Polyalkene Oxide: The polyalkene oxides are most preferably poly lower alkene oxides and can include polyethylene oxide, polypropylene oxide, mixed copolymers of polyethylene oxide and polypropylene oxide, and mixtures of the foregoing. The preferred polyalkene oxides have molecular weights of from about 104 to about 108, more preferably from about 105 to about 107, and most preferably from about 1.0 × 106 to about 6.0 × 106. Preferably, the polyalkene oxides will be present in the aqueous solutions in amounts of from about 0.001 to about 10.0, more preferably from about 0.01 to about 1.0 and most preferably from 0.05 to about 0.5 weight percent based on the weight of the total solution. Polyalkene oxides which are commercially available, e.g., from Union Carbide Corporation under the trade name, "Polyox" are suitable for use with the invention. Various commercial polyalkene oxides are described in Union Carbide Corporation Bulletin F-40246E, 10M-1968. Mixed polyethylene-polypropylene oxides are described in Wyandott Chemical Company Bulletin F-3018R. Factors influencing mobility control by polymer solutions are discussed in paper number SPE-2867 of the Society of Petroleum Engineers of the American Institute of Mining and Metallurgical Engineers.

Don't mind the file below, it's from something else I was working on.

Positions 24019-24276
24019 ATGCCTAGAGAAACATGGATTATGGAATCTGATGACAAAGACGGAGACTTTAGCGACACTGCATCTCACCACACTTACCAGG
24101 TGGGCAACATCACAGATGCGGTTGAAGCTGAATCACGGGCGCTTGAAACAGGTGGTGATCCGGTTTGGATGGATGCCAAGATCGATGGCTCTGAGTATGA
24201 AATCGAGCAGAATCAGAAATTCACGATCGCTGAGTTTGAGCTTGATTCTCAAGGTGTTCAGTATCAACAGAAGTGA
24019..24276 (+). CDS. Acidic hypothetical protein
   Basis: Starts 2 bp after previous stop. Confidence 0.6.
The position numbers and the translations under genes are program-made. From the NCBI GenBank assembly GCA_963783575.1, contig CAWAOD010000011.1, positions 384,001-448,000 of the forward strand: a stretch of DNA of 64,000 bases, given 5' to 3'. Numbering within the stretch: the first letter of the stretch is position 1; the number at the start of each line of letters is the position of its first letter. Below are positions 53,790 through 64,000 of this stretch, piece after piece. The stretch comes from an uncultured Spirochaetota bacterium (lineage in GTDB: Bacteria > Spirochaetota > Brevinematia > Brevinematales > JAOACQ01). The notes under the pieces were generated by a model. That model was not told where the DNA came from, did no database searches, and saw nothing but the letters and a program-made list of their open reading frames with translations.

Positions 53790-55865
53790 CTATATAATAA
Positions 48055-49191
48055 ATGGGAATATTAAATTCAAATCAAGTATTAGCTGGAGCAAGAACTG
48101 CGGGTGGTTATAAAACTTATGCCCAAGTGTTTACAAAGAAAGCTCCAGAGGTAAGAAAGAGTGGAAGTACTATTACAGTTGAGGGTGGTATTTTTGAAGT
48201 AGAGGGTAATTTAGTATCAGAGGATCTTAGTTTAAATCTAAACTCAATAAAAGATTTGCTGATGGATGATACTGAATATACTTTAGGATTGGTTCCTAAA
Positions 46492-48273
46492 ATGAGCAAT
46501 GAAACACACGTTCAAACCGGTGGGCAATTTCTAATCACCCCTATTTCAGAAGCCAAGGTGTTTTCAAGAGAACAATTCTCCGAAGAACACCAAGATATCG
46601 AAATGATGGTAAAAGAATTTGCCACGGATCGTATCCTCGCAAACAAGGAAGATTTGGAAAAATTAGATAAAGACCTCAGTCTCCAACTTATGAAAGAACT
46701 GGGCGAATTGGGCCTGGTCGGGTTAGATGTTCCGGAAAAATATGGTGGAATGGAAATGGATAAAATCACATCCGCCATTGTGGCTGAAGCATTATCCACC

Water: The water used with the present invention may be conate water, e.g., weakly saline Palestine line water, fresh water, or brackish water or mixtures thereof. It is preferable that the water contain less than about 300,000, more preferably less than about 100,000, and most preferably less than about 20,000 ppm but more than 1000 ppm of dissolved solids (e.g., invention works best in Henry Plant Water).
While not necessary to the practice of the present invention, various other ingredients including, among others, cellulose derivatives, surfactants, e.g., alkaryl sulfonates and other conventional fluid displacement additives may be added to the liquid polymer solution. In addition to polyalkene oxides, other viscosity increasing agents, e.g., carboxymethyl cellulose, polyacrylamides, partially-hydrolyzed polyacrylamides, polyvinylpyrrolidone and polysaccharides may be employed.
Examples: Two conventional floods with partially hydrolyzed polyacrylamide (Dow 700) thickener uniformly dissolved in Palestine water (low salinity water from the Palestine Lease in Crawford County, Illinois, U.S.A.) are made in 3-inch diameter by 4-foot long Berea sandstone cores using standard procedures of core flooding (see, e.g., U.S. Pat. No. 3,692,113).
The Berea sandstone cores are initially saturated with Henry brine (Oi), then saturated with Henry crude oil both from the Henry Lease, Crawford County, Illinois, to the initial oil saturation. The cores are then subsequently primary waterflooded with Henry brine to residual saturation (Or).